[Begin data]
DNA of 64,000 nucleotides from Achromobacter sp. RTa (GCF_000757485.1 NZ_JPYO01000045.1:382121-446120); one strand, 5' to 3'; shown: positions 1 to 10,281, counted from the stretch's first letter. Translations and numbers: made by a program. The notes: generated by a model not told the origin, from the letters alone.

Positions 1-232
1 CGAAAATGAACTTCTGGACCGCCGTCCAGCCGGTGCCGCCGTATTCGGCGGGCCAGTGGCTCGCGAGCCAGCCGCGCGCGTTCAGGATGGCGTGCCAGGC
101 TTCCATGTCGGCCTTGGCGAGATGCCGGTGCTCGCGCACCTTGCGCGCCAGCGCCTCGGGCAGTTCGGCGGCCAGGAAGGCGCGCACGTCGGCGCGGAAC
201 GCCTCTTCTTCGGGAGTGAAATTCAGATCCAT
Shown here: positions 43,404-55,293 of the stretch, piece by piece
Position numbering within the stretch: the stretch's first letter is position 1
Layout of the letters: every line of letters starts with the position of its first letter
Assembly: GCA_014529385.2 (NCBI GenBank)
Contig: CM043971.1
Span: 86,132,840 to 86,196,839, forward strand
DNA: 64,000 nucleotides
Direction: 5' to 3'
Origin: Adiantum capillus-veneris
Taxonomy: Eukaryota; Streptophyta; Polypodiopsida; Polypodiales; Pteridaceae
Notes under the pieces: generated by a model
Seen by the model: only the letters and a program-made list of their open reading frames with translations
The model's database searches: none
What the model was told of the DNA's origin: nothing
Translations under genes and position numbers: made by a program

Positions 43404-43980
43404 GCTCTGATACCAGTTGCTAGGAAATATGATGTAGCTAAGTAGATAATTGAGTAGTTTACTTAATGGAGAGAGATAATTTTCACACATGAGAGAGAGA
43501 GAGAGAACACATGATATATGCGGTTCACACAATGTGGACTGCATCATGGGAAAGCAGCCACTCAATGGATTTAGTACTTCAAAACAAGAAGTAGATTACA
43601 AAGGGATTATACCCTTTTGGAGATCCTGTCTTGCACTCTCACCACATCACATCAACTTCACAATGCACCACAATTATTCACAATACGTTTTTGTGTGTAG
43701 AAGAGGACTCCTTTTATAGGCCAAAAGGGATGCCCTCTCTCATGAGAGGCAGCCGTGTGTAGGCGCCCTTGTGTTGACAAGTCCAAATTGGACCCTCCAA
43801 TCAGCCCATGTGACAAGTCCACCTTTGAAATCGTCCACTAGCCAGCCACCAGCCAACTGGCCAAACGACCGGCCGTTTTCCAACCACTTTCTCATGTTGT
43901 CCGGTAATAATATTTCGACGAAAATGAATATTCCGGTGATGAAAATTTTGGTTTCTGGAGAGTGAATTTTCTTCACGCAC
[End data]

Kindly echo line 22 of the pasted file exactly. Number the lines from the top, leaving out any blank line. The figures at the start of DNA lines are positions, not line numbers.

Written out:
43404 GCTCTGATACCAGTTGCTAGGAAATATGATGTAGCTAAGTAGATAATTGAGTAGTTTACTTAATGGAGAGAGATAATTTTCACACATGAGAGAGAGA